Summary in Divorce
A person initiates a divorce by filing a complaint or petition, and he or she has to state the reason for requesting that divorce.
When the facts meet the statutory criteria for ending a marriage, the aggrieved spouse is said to have grounds for action. He or she becomes the plaintiff or petitioner, who is the party initiating the action. The party who replies is the defendant or respondent. After the aggrieved spouse has filed the complaint (or petition) and summons, the responding party can other file responsive documents or he or she can let the case proceed by default. The complaint (or petition) and summons must be served properly, often by a process server or constable. Often the response form looks very much like the complaint (or petition) and it sets forth many of the same facts contained in the complaint (or petition). Sometimes courts require other papers with a response -- a cover sheet or a financial disclosure. After this, what happens is determined by whether or not the divorce is contested. An uncontested divorce means that a judgment is entered without a trial. The couple have successfully negotiated the terms and conditions of the martial settlement. This can happen summarily, by default (where on spouse files and the other does not respond), through mediation (where the couple use a trained mediator), or by collaboration (where the couple actively cooperate with each other and lawyers are negotiators). The case can move on, and the time between filing and the judgment of divorce varies by jurisdiction from a few weeks to a few months. An uncontested divorce proceeds through the system more quickly, is much less complicated, and is less of a financial burden. Couples who can not agree have what is called a contested divorce, an adversarial action where at least one issue has not been settled. Often couples begin the process of a contested divorce and then, before the trial, reach agreement. This is called a settlement. One of the biggest advantages of a settlement is that neither spouse will appeal it because both are presumably satisfied with it and can, therefore, be assured of finality and an end to litigation.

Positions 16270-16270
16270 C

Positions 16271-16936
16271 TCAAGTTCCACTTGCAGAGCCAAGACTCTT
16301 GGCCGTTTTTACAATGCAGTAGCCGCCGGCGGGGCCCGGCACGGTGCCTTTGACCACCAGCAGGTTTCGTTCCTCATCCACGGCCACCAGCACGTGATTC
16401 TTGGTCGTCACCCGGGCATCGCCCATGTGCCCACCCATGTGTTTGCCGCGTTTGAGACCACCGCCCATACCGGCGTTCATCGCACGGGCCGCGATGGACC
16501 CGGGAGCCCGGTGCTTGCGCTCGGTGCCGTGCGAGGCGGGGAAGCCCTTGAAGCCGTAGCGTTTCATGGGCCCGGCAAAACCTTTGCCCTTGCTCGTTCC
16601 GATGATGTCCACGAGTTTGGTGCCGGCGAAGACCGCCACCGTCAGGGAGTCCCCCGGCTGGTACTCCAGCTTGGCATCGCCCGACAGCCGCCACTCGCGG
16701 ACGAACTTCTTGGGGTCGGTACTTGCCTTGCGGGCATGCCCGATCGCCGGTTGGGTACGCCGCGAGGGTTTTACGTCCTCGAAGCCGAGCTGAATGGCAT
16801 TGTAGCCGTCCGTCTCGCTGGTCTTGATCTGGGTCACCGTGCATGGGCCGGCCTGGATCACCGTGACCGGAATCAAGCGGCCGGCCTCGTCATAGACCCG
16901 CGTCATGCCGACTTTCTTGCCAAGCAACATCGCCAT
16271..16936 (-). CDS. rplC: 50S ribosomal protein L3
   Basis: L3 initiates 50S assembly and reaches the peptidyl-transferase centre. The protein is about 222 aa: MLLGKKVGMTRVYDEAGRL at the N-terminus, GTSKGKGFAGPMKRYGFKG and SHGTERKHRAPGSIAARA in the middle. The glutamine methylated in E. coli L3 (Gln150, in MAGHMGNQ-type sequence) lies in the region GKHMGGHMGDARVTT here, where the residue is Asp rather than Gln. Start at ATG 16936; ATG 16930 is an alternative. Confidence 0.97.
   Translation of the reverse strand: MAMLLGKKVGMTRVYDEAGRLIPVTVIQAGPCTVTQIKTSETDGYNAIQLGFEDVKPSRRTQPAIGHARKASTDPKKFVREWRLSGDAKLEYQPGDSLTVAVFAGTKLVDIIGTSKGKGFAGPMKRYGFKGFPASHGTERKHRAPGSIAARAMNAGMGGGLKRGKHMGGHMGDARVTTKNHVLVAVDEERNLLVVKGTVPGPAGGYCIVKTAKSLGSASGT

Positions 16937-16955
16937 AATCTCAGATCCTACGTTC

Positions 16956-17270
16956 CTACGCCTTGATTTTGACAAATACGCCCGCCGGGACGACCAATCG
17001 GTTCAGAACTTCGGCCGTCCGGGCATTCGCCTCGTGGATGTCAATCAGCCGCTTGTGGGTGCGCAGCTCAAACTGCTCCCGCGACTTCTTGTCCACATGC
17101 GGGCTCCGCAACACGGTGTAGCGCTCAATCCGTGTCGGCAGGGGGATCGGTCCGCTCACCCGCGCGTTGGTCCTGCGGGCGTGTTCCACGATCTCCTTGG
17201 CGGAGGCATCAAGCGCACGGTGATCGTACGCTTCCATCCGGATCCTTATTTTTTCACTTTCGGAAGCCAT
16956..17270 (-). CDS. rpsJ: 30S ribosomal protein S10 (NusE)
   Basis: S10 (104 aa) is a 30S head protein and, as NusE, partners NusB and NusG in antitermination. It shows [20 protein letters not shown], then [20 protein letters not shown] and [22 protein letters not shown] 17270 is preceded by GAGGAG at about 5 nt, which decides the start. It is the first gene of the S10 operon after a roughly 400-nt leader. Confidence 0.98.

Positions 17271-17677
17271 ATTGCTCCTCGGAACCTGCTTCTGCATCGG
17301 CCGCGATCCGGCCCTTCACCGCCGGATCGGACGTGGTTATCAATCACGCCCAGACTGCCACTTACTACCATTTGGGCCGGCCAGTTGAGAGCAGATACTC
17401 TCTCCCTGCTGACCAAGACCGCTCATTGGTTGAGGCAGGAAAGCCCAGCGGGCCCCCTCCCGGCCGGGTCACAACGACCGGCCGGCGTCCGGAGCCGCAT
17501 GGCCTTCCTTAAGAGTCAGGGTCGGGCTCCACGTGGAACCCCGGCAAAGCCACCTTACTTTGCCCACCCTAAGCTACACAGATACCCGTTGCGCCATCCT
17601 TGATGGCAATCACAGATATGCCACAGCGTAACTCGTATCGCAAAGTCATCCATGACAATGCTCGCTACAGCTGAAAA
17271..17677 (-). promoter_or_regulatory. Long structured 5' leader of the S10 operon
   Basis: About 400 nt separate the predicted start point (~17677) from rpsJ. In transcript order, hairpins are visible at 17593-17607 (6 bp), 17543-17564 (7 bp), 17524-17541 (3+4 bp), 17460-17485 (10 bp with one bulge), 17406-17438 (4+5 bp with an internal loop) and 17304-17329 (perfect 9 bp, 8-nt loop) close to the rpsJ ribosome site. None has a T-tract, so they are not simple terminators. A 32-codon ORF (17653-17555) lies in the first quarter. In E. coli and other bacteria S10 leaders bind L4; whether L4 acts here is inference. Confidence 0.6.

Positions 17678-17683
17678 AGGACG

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#347: In most states, children are emancipated when they reach the age of 18, but some states have extended this age to 19, 21, or 23 depending on factors such as school attendance, employment, and military service.
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